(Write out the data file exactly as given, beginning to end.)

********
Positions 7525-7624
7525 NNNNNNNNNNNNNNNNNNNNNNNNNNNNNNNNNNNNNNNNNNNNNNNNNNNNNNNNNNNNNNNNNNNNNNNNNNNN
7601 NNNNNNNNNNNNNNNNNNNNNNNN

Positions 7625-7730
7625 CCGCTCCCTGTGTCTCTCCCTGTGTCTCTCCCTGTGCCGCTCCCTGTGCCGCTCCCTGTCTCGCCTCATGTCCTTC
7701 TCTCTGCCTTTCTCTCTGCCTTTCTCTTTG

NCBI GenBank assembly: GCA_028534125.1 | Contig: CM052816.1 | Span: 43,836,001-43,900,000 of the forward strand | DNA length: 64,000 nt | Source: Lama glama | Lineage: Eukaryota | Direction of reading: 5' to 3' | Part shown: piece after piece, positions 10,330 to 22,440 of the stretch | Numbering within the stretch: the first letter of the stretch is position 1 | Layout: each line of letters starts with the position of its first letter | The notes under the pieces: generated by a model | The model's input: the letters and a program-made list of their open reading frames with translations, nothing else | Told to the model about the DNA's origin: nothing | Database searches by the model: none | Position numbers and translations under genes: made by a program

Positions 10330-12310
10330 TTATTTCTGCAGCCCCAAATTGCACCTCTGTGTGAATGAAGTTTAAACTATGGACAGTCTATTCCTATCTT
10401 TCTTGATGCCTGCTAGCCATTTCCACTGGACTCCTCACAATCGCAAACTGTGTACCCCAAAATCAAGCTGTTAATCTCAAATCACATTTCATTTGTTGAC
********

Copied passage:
Positions 7525-7624
7525 NNNNNNNNNNNNNNNNNNNNNNNNNNNNNNNNNNNNNNNNNNNNNNNNNNNNNNNNNNNNNNNNNNNNNNNNNNNN
7601 NNNNNNNNNNNNNNNNNNNNNNNN

Positions 7625-7730
7625 CCGCTCCCTGTGTCTCTCCCTGTGTCTCTCCCTGTGCCGCTCCCTGTGCCGCTCCCTGTCTCGCCTCATGTCCTTC
7701 TCTCTGCCTTTCTCTCTGCCTTTCTCTTTG

NCBI GenBank assembly: GCA_028534125.1 | Contig: CM052816.1 | Span: 43,836,001-43,900,000 of the forward strand | DNA length: 64,000 nt | Source: Lama glama | Lineage: Eukaryota | Direction of reading: 5' to 3' | Part shown: piece after piece, positions 10,330 to 22,440 of the stretch | Numbering within the stretch: the first letter of the stretch is position 1 | Layout: each line of letters starts with the position of its first letter | The notes under the pieces: generated by a model | The model's input: the letters and a program-made list of their open reading frames with translations, nothing else | Told to the model about the DNA's origin: nothing | Database searches by the model: none | Position numbers and translations under genes: made by a program

Positions 10330-12310
10330 TTATTTCTGCAGCCCCAAATTGCACCTCTGTGTGAATGAAGTTTAAACTATGGACAGTCTATTCCTATCTT
10401 TCTTGATGCCTGCTAGCCATTTCCACTGGACTCCTCACAATCGCAAACTGTGTACCCCAAAATCAAGCTGTTAATCTCAAATCACATTTCATTTGTTGAC